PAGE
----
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Pooncarie, New South Wales

Article for mature and senior couples and solo travellers exploring New South Wales on a small group tour with like minded people. Pooncarie is close to Mungo National park and Balranald. Situated on the Darling river there is an Aboriginal river history through kinship and songlines and colonial settlement to be appreciated.

25 Mar 21 · 8 mins read

Pooncarie

Pooncarie is a delightful village in south-western New South Wales, Australia, sloping on the eastern banks of the Darling River along the route from Wentworth to Menindee and Broken Hill. Known locally as ‘The Port’, during the 19th century it was a thriving port town frequented by paddle steamers transporting wool downstream along the Darling to South Australia. Today it remains as an outback oasis situated amongst semi-arid outback surroundings rich in eucalypt woodlands. As the closest upstream town to the magnificent Mungo National Park, and sitting along the Darling River Run touring route, it makes for an ideal stopover for travellers to stretch their legs, grab a bite to eat, and share a yarn with friendly locals.

Odyssey offers easy, convenient and relaxed escorted small group tours to the many regions of New South Wales. There are important authentic Aboriginal sites, historic colonial towns, World Heritage National Parks, large multi-cultural cities and spectacular scenery, all waiting to be explored on one of Odyssey’s small group tours of New South Wales designed for the senior traveller, led by like minded people. This article explores the history and attractions of Pooncarie to assist Odyssey Traveller’s small group tours New South Wales. An Odyssey small group tour of NSW seeks to go into outback NSW beyond the pristine beaches and major tourist attractions often listed as places to visit, such the Hunter Valley, Coffs Harbour, Circular Quay, Darling Harbour, Byron bay or Bondi Beach. These are part of a portfolio of Australian Outback tours offered by Odyssey for like minded people who are curious about Outback Australia.

Odyssey visits Pooncarie during our Darling River Run small group tour en route to the Willandra lakes regions and Mungo National Park as well other tours such as the very popular Far West New south Wales small group tour and others. This small group adventure tour travels along the Darling, through amazing landscape settings that have shaped the country of New South Wales. We visit Aboriginal sites of importance and stay at station homesteads and regional historic hotels, meeting the people and encountering the wildlife of the Murray Darling Basin and learning of the riverboat history of the rivers. Led by a tour guide chosen for their local knowledge, this guided tour journey moves in small groups limited to 14 people, a mix of couples and solo travellers.

The Darling river in the far west of New South Wales. The third longest river in Australia.

Pooncarie’s History & Attractions

Pooncarie was once known simply as ‘The Port’. Situated on the eastern side of the Darling River between Wentworth and Menindee it was the perfect staging place for paddle-steamers. It also had the advantage of its wharf facilities being unaffected by flooding. Built on a series of sand hills, Pooncarie had a natural two-tier wharf, accommodating steamers when the Darling River was high or low. It forms part of the trading route up river to Menindee, Wilcannia and to Bourke in the New South Wales. Providing for the passage of wool and so much more in the colonial settlement of Australia. Pooncarie on the Darling river is part of the Australian river network.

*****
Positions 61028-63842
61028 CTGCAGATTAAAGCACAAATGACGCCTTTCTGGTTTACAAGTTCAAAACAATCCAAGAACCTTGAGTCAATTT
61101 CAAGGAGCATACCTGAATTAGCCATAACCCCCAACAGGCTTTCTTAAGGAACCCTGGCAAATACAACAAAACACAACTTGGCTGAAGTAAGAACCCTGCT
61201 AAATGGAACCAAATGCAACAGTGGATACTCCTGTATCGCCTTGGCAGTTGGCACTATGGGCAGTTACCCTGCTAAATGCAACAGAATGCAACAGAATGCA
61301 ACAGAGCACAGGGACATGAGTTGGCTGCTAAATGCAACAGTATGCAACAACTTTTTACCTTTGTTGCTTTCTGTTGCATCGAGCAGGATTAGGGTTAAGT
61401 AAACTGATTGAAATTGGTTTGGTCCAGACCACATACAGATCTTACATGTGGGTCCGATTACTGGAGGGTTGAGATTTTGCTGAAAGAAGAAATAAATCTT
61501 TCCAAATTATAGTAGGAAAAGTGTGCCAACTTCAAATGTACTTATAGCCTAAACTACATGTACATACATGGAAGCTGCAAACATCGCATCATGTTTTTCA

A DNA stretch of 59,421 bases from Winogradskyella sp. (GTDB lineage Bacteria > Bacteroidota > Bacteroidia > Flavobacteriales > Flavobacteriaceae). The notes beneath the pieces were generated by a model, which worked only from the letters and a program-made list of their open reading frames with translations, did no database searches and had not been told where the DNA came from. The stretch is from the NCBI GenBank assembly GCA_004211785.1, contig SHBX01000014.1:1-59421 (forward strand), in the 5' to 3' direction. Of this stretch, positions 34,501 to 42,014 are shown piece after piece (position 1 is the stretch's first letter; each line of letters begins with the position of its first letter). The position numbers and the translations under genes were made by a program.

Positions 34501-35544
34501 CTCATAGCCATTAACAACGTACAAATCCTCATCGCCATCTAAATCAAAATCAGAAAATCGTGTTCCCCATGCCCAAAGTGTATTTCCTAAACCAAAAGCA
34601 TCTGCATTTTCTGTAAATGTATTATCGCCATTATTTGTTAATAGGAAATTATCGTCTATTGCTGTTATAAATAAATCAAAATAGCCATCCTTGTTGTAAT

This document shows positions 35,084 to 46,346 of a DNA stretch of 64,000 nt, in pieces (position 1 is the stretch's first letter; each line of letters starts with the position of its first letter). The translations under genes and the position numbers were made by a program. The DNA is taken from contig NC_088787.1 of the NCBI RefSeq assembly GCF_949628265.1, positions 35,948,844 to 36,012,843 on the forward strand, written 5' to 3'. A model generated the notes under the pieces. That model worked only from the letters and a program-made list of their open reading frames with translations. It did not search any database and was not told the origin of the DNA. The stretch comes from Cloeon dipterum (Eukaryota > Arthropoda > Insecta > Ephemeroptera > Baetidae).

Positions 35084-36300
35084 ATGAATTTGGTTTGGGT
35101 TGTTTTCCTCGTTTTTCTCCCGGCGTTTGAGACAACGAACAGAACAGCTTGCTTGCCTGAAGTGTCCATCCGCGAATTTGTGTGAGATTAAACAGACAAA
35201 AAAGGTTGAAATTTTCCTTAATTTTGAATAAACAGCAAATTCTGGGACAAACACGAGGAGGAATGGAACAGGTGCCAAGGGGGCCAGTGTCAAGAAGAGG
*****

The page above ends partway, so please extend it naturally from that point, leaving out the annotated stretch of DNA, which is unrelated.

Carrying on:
The original small settlement of graziers and pastoralists called Pooncaree grew into a village, and was gazetted “Pooncaira” in 1863, believed to be a local Barkindji word meaning “large sandhill”. Soon it possessed a post office, police station, school, two hotels and was open for business. The name became Pooncarie at some stage, which is probably why some locals still just call it The Port.

In 1860 the Burke and Wills expedition made the little settlement their home for two weeks after reaching the Darling River near Tarcoola. Their 30th campsite since leaving Melbourne is well defined by the Pooncarie street names – Burke St, Wills St and Tarcoola St forming a ring facing the Darling River, right by Bilbarka Park.

Edward Jukes Grieg, Arrival of Burke and Wills at Flinders River, 1862.

When river freighting operations ceased, so did Pooncarie’s main raison d’être, and it reverted to being a peaceful village, except for one day each year in October, when the Pooncarie Cup is held at the racecourse, and attracts thousands of race lovers to the town.

A remarkable reminder of the river boat era still exists in Pooncarie: a heritage-listed paddle steamer shipwreck, the PS Rodney. Rodney was said to be one of the finest and most powerful steamers on the river. Not only does Rodney evoke a bygone epoch – the hustle and bustle of river ports, the patient navigation of twisting waterways, the stopping to collect fuel for the continuously wood-chomping boilers – but also the industrial and political background of the late 19th century.

The great struggle between maritime employers and employees and their respective organisations was becoming visibly and audibly dynamic by 1890. On one side was the Steamship Owners’ Association of Victoria and on the other the Mercantile Marine Officers’ Association. In July 1890 the Union Steamship Company of New Zealand had conceded a pay rise of one pound, following arbitration. Many of the owners had privately conceded that an increase in pay was justified and overdue.

However, the Victorian ship owners were less conciliatory, and in August the Marine Officers’ Association directed its members to give 24 hours’ notice to their employers. The strike quickly spread to seamen, wharf labourers, then gas stockers. Coal miners from Newcastle, Broken Hill and even New Zealand were locked out after refusing to dig coal for non-union operated vessels.

By September 1890, 28,500 workers were on strike. Even the pastoral industry was threatened by a secondary boycott of non-union shorn wool – the Queensland Shearers Union had already taken successful action the previous year. The campaign to break union solidarity was engineered by stevedore Alfred Lamb, a member of the NSW Legislative Assembly, owner of one of the four main wool exporting firms, and vice president of the NSW Employers’ Union. He attended meetings of the Pastoralists Union of NSW, the Pastoralists Union of Victoria, organised a memorandum of understanding and agreements among wool shippers, shipping agents and shipowners. The battle lines were drawn.